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Jamaica’s Usain Bolt poses beside the timing board after he set a world record in the 200-meters at the 2009 World Athletics Championships.

Has the Performance of Olympic Athletes Reached Its Natural Peak?

January 19, 2011 07:00 AM
by Denis Cummings
The number of world records set in track and field and other Olympic events has decreased substantially over the last two decades, indicating that athletes may have reached the natural limits for athletic performance.

Studies Find Little Room for Athletic Improvement

The performance of athletes in many Olympic events may have reached a peak, according to a study by the National Institute of Sport and Physical Education in Paris (INSEP). The study, published in the journal PLoS ONE, is an update of one released two years ago that reached similar conclusions.

In examining the progression of world records in sports such as track and field, swimming, speed skating and weightlifting, the study’s authors found that the number of world records has stagnated since 1988.

“We saw a strong evolution of performance during the past century,” lead author Geoffroy Berthelot told the Los Angeles Times. “Then in the 1990s we started to see a decrease in performance. Now, there are a lot of events that don't show any progression at all.”

Through the 20th century, as elite athletes devoted more of their lives to their sports and training and nutrition became more sophisticated, performance progressed quickly. However, training can only improve performance to a certain degree.

“Everyone in Vancouver is pretty much a full-time athlete,” said Carl Foster, director of the human performance laboratory at the University of Wisconsin, La Crosse, to the Los Angeles Times. “Once you become a full-time athlete, the body only does so much.”

The limits of training are exemplified in sprinting and jumping events, explains Giuseppe Lippi, author of a 2008 Italian study published in the British Medical Bulletin. A sprinter’s performance is dependent mainly on fast-twitch muscles, which are not easily enhanced through training; by comparison, an endurance athlete’s slow-twitch muscles and aerobic activity “can be substantially increased by either regular training or manipulation (e.g. blood doping),” says Lippi.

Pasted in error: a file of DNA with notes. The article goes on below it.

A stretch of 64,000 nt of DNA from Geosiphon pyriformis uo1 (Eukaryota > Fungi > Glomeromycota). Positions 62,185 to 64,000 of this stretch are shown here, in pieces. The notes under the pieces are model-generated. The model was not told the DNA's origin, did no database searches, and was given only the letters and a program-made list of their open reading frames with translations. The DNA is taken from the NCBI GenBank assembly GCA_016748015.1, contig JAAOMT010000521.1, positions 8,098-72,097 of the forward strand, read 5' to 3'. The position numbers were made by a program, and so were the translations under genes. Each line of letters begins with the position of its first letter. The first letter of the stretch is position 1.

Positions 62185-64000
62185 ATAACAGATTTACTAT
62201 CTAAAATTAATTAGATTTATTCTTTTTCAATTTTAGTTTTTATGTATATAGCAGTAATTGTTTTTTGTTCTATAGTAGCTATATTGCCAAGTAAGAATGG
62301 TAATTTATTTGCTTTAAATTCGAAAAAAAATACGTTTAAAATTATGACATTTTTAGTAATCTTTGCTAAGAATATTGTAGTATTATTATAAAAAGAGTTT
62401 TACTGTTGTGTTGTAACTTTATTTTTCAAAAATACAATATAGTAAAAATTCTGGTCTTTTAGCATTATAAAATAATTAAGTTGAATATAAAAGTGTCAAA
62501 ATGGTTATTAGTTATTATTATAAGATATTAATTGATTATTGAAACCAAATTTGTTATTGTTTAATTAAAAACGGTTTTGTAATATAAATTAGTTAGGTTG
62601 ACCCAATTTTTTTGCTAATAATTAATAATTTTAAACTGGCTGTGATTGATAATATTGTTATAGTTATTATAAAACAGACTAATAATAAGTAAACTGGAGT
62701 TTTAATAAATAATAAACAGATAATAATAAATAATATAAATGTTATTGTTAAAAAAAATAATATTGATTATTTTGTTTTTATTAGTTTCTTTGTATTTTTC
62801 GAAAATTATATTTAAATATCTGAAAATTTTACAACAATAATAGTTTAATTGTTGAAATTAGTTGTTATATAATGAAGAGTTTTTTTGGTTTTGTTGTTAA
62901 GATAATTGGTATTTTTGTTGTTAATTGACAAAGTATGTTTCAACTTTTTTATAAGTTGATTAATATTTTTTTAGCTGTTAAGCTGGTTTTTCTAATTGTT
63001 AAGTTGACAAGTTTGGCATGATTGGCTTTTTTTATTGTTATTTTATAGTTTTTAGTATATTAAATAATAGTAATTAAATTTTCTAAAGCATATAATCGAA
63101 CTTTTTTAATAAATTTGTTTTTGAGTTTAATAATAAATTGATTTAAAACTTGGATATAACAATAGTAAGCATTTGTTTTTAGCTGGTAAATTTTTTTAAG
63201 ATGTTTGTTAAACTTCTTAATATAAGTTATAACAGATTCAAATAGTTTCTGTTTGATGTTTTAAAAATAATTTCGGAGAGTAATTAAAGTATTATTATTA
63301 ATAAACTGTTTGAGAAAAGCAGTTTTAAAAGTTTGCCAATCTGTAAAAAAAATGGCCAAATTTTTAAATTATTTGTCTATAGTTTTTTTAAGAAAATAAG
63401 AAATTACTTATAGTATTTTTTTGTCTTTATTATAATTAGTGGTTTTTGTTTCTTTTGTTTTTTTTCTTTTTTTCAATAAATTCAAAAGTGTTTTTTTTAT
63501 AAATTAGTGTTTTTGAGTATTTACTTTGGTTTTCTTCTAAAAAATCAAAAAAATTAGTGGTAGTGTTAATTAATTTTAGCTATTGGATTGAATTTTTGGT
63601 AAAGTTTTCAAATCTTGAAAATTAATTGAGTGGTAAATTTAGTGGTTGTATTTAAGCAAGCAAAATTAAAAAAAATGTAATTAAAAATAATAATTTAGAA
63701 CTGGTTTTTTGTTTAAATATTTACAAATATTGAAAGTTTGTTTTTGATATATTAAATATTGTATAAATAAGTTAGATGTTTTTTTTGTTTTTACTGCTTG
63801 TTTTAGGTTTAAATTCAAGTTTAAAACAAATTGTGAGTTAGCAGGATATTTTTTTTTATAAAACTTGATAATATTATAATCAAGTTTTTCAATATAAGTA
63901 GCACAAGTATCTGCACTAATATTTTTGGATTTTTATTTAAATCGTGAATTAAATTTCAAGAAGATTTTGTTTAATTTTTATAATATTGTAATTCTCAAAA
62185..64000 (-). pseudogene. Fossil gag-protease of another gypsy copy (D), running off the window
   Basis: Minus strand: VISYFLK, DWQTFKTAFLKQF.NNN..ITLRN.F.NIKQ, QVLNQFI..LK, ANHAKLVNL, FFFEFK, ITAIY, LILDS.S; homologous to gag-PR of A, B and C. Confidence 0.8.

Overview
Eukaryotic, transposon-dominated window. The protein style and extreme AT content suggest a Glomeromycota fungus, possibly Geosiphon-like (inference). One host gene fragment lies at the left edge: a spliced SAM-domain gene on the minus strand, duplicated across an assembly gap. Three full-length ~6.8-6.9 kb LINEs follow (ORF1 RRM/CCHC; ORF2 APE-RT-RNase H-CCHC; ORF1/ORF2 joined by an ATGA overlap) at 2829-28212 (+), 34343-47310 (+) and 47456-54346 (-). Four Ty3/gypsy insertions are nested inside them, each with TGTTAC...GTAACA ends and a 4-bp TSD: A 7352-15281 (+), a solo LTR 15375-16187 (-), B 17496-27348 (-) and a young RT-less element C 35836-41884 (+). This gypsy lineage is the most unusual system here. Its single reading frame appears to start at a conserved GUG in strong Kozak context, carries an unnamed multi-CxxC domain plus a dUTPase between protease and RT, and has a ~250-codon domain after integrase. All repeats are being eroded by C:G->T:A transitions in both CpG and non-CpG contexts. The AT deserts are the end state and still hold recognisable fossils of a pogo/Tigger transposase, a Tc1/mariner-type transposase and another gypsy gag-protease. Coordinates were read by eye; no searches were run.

The future of athletic performance, both the French and Italian studies conclude, might only improve through exceptional individual performances or through genetic or artificial enhancements.

Background: The progression of athletic achievement

Bob Beamon’s Atypical Improvement
World records tend to be broken in small increments; the most notable exception to this rule occurred in 1968, one of the two major peak years of athletic performance, according to INSEP.

Competing at the Mexico City Olympics, American long jumper Bob Beamon jumped 29 feet, 2 1/2 inches, shattering the previous record by one foot, 10 1/2 inches. Beamon’s jump wouldn’t be topped until 1991.

Beamon’s feat can be considered an outlier when looking at the progression of the long jump record. There were several factors that contributed to the record: “a following wind of 2.0 meters per second (the maximum allowable velocity for a record), a lightning fast runway and, most important, the thin air of Mexico City,” says ESPN.

Grete Waitz and the Improvement of Women
The progression of women’s records moved at a faster rate than men’s records. This is because there were fewer women competing and fewer elite competitions for much of the 20th century, leaving more room for improvement.

The rapid improvement of women’s records is exhibited in Grete Waitz’s amazing series of marathon races. In the 1978 New York City Marathon, a race she didn't intend to finish, Waitz broke the women’s record by two minutes. Over the next seven years, she lowered the record another seven minutes.

Waitz’s competitors showed similar improvements; her final record time, run in the 1983 London Marathon, was bested by nearly three seconds just a day later. The current women’s record stands at 2:15:25, nearly 20 seconds better than the time Waitz beat in 1978. Over the same period, the men’s record has improved just five seconds.

The French and Italian studies differ on their views of the future of women’s record progression. Lippi predicts that “some female WRs can still be expected to be broken, given increased access and participation.” Berthelot, on the other hand, writes, “Women may have reached their limits before men, despite a later entry into Olympic competition.”

The Role of Performance-Enhancing Drugs
The two main peak years identified by the French study, 1968 and 1988, may have been caused by the increased use of performance-enhancing drugs. Lippi found that “the curves slowed down in the 1970s in both men and women, at the time that antidoping testing was initially introduced by the International Olympic Committee.”

The 1988 Olympics had 11 world records set in track and field, all but four of which still stand. The most famous record-breaker was 100-meter sprint champion Ben Johnson, who was later stripped of his medal after he tested positive for an anabolic steroid. Florence-Griffith Joyner, who broke two sprint records, was also rumored to have used PEDs during her career.

The peak came to an end after stricter doping laws were introduced; “Procedures for unexpected, out-of-competition anti-doping controls were officially approved one year later and 1988 can be considered as the T&F golden year of exceptional marks, which subsequently resulted in a large stagnation in the women's events,” writes Berthelot.

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